“Every saint has a past, and every sinner has a future.” Oscar Wilde
Greece is in the news again, on the brink once more. The tit-for-tat political rhetoric is never ending and fervent, but it gives no voice to those dealing with the economic crisis day in, day out – Greek citizens. In the end, they will be the ones to pay for the sins of their governments.
“I can’t tell you what I think,” a man responded when I asked him about the financial situation in Greece and the current talks between Athens and the EU. “What I have to say would not be polite.” I met him fishing on the dock in Kyparissia. I saw him again in the small village of Kalo Nero (good water in English). He’s retired. His pension reduced recently as part of the government’s austerity program. He worries he may not get whatever is left of his pension at the end of June. “Medical benefits have also been cut,” he said. “What can you do?” He sipped his coffee and shrugged.
In Argostoli, on the island of Kefalonia, I asked a shop owner where I might buy a parking pass. We’d parked our car in a pay-parking area. “You don’t need one,” she said. “No one monitors the parking anymore.”
“Are you sure?”
“They were all let go.”
Some storefronts are boarded up. I search out the shops I was lucky enough to be in when I was here three years ago. They are still open. I walk into these stores, find the owners and tell them how happy I am to see them. And of course, I ask, what do you think of the current impasse between Greece and its lenders? What do you think will happen?
“We have survived worse,” one business owner says. “Occupations, civil war, the earthquake of 1953 and more. We will survive this too.”
He’s a Greek Canadian who came back to Greece because as he put it the first time I met him, “Greeks know how to take care of their elderly and I’m getting old.” He thanked me for remembering him and stopping by to say hello.
“It’s complicated, this economy,” another business owner told me in the village of Sami. “The Greek people didn’t borrow the money, we are not to blame, yet we have to pay for the mistakes of our government.”
But don’t people elect governments? The thought floated through my brain and thankfully didn’t come out my mouth.
“The town seems busier,” I said. “There are lots of tourists.”
“It’s a graveyard in the winter,” he replied. “They stopped the ferry from Patra because there wasn’t enough business to sustain it.”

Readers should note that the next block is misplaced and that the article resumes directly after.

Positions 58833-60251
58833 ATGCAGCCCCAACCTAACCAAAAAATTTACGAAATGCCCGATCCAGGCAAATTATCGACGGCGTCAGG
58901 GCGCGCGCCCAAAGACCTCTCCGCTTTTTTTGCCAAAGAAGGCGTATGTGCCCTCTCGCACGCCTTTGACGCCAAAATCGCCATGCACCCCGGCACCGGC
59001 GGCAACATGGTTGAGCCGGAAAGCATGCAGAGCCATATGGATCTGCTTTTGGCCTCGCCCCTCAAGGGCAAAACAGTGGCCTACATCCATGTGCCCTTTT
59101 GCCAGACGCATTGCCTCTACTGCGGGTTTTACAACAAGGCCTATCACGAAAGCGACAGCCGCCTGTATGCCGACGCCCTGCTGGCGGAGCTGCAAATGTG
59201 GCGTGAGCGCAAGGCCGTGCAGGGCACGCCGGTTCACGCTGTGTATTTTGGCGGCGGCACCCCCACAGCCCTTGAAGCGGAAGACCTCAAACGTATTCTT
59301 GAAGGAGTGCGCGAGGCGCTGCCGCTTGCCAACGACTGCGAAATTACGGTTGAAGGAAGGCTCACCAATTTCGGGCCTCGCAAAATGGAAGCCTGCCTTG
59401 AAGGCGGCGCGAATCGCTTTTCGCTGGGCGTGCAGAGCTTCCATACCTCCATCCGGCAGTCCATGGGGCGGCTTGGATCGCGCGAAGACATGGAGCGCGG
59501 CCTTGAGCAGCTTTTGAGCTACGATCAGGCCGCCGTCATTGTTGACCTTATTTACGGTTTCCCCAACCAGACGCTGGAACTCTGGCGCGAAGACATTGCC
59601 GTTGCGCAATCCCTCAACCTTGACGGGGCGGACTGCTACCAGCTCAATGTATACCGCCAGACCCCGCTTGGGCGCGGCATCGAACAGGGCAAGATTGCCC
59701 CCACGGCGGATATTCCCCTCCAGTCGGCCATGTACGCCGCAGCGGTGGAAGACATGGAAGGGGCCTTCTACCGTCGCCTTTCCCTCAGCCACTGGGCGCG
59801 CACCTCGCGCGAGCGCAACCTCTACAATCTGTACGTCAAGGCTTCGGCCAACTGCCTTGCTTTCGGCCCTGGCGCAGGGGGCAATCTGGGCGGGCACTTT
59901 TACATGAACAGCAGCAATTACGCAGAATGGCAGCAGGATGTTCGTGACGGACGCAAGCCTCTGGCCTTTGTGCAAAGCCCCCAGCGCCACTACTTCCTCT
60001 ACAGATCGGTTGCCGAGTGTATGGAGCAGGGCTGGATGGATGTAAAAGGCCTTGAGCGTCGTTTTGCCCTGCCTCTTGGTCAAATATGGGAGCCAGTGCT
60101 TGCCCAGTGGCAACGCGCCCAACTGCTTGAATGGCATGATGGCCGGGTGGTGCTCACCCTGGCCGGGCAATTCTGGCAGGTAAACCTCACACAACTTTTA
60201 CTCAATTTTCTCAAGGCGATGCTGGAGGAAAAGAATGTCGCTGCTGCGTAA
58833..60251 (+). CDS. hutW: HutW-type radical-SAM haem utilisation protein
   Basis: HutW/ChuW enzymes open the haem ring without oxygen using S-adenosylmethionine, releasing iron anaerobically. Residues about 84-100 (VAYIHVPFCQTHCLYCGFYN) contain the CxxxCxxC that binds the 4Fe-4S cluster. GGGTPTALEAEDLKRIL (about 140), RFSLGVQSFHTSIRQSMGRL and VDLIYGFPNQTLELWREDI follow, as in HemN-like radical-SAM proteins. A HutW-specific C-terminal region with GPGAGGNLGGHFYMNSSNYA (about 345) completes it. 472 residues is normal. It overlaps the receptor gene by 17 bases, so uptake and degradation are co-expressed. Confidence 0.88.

Then he told me about the EU imposed sanctions against Russia and Russian retaliation. “All this because of what is happening in the Ukraine. Before the sanctions, close to $200 million Euros in fruit and vegetables were exported to Russia from Greece. Russia was one of our major trading partners. This is a big loss we also have to deal with. Yes, we are a member nation, but does the EU understand what they have done to us? You see how complicated things are?”
I heard this message over and over again: “they want us to be a member, part of the European Union when it comes to paying loans, but we’re on our own when we have to deal with other things.”
“Such as?” I asked.
“Turkey lets refugees steal away on boats that end up in Greece. Then we have to deal with it. We don’t have enough jobs or food for Greeks. How can we support so many others? And they put ships in our waters and fly in our airspace without permission. Where is the EU to help us then? Should the EU not protect us? Is that something we should get for being part of the family?”
“We have Greek yogurt now imported from Germany because trade is supposed to flow freely through member countries. Their yogurt is cheaper and when people don’t have money they buy the least expensive things. What does this do to our farmers? How can they survive?”
All valid questions that should be addressed.
“I’ve stopped listening to the news because it is a rollercoaster ride,” a friend of mine in Athens said. “Whatever comes we will deal with it. For now, I have to live my life. I can’t be upset and scared all the time.”
And there’s more. “They think they are saints, but the Germans never paid back the loan they forced the National Bank of Greece to give them during the war. They should pay their loans too. We are not the first country to go into debt and we won’t be the last.”
These are only snippets of what I’ve heard during my time here. The anguish and uncertainty settled in faces, even as friendly smiles lingered.
My hope for them is that I’m not the only who is listening.
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